AFP notes today that the US military is now saying that the bombing in the parliament's cafeteria killed only one person (but "an Iraqi security officer" maintains "three people died"). Though Alissa J. Rubin (New York Times) prefers to call it the "International Zone," as William M. Arkin (Washington Post) notes of the Green Zone, "The Zone is officially known as the international zone, a less inflammatory label that suggests non-U.S. control, but everyone knows the truth." Bushra Juhi (AP) reports that al Qaeda is claiming responsibility for the bombing and that it was a suicide bombing and that the Iraqi parliament met today ("about 90 minutes") but turnout was low due to the traffic ban and to the fact that many were visiting the wounded from yesterday's bombing. While AP repeats that the culprit is thought to be a bodyguard to a Sunni lawmaker, The Australian reports that three cafeteria workers are being questioned as well as "some parliamentary guards". CNN notes that this is due to the suspicion that the bombing was an 'inside job'. Robert Burns (AP) reveals: "The U.S. military will not take over security of the Iraqi parliament building in the wake of the deadly suicide bombing in Baghdad's heavily fortified Green Zone, a top commander said Friday. Lt. Gen. Ray Odierno, the No. 2 U.S. commander in Iraq, said "it is clear we still have a long way to go to provide stability and security to Iraq." Michael Howard (The Guardian of London) informs, "US officials admitted last night that the bombing of the Iraqi parliament shows that not even the heavily fortified Green Zone is safe any more, despite the security crackdown launched earlier this year in the Iraqi capital." Despite that reality, Robin Wright and Karin Brulliard (Washington Post) report that John McCain, "who this week spoke of 'the first glimmers' of progress in the new U.S. effort, said the attack on the parliament building does not change the 'larger picture'."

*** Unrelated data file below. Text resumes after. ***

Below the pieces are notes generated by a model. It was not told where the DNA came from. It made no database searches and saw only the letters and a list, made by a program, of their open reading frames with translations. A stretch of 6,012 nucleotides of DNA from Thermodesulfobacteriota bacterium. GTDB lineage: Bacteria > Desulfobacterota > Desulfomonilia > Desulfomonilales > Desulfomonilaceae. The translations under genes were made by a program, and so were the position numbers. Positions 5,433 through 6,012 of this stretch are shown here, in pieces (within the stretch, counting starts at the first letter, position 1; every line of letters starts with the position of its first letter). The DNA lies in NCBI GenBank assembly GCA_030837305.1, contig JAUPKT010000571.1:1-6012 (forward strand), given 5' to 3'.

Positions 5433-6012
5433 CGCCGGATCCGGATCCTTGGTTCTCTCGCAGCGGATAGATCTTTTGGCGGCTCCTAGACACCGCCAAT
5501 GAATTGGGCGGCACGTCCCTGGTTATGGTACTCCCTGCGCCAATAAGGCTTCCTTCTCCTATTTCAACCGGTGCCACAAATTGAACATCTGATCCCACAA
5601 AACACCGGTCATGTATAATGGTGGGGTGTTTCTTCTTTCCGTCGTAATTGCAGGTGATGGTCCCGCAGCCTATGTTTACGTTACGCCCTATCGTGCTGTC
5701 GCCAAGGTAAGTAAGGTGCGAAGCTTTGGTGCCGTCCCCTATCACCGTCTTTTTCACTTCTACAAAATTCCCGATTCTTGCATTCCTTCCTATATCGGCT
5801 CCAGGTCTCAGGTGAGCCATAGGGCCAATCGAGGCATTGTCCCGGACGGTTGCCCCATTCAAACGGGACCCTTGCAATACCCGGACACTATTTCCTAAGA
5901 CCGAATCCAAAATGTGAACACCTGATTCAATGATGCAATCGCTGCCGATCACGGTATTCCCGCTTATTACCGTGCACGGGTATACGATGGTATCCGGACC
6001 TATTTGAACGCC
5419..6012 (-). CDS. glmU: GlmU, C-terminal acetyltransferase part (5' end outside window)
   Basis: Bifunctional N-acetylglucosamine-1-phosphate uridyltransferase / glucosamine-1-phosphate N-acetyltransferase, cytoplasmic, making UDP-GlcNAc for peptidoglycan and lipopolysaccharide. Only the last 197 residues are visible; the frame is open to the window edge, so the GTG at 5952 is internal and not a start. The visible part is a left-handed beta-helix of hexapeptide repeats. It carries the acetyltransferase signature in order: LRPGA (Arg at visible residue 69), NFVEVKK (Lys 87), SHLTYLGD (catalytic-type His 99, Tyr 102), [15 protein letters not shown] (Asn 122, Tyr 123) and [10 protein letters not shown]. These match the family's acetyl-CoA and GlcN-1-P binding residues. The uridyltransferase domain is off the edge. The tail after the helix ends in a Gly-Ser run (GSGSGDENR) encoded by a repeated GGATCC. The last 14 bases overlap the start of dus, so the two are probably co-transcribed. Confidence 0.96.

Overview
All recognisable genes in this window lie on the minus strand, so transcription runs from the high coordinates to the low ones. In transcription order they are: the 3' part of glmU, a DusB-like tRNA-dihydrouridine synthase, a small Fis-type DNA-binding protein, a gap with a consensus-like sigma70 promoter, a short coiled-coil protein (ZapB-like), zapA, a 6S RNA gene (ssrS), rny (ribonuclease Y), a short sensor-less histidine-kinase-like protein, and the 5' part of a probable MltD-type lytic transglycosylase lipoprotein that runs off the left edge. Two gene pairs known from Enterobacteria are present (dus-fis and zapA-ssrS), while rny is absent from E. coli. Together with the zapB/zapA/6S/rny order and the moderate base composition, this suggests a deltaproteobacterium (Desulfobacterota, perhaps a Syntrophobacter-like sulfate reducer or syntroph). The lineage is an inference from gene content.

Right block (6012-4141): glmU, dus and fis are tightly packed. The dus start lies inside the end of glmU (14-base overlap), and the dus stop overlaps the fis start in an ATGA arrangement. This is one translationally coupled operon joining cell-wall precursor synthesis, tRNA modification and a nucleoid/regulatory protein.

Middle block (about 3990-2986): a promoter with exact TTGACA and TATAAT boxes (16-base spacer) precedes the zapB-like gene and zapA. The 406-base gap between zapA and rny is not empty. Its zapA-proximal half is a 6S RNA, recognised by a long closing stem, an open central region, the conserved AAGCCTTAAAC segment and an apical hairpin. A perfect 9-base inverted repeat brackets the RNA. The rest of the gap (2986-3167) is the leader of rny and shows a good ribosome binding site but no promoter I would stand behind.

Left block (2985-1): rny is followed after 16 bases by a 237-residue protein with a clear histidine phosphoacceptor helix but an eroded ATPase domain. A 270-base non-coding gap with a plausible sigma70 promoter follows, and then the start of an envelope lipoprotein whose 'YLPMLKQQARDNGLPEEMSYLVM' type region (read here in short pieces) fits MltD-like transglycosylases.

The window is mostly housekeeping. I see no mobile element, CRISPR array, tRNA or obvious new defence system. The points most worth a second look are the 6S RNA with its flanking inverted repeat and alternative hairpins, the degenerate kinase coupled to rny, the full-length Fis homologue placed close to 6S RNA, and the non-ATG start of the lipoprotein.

Or, as
William M. Arkin (Washington Post) observes, "For the past few weeks, we have been told by the administration and the military that the Baghdad Security Plan and the surge are working. Sen. John McCain (R-Ariz.) had his Snoopy in the tank moment walking through a marketplace in a well-oiled photo op, accompanied of course by American Humvees and soldiers and roof-top snipers. The Senator and his delegation then repaired to the 'relative safety' of the Green Zone, speaking of their safe drive to and from the airport to downtown, a trip by dignitaries that is usually made by helicopter. The boast itself spoke volumes about the truth of the Green Zone, and of Baghdad."

Security and refugess was a topic today on
KPFA's The Morning Show, where Andrea Lewis and Aaron Glantz spoke with guests including Dahr Jamail and Sarah Holewinski (Campaign for Innocent Victims in Conflict). (20 minutes in, Dahr speaks for the first time other than the normal greetings.)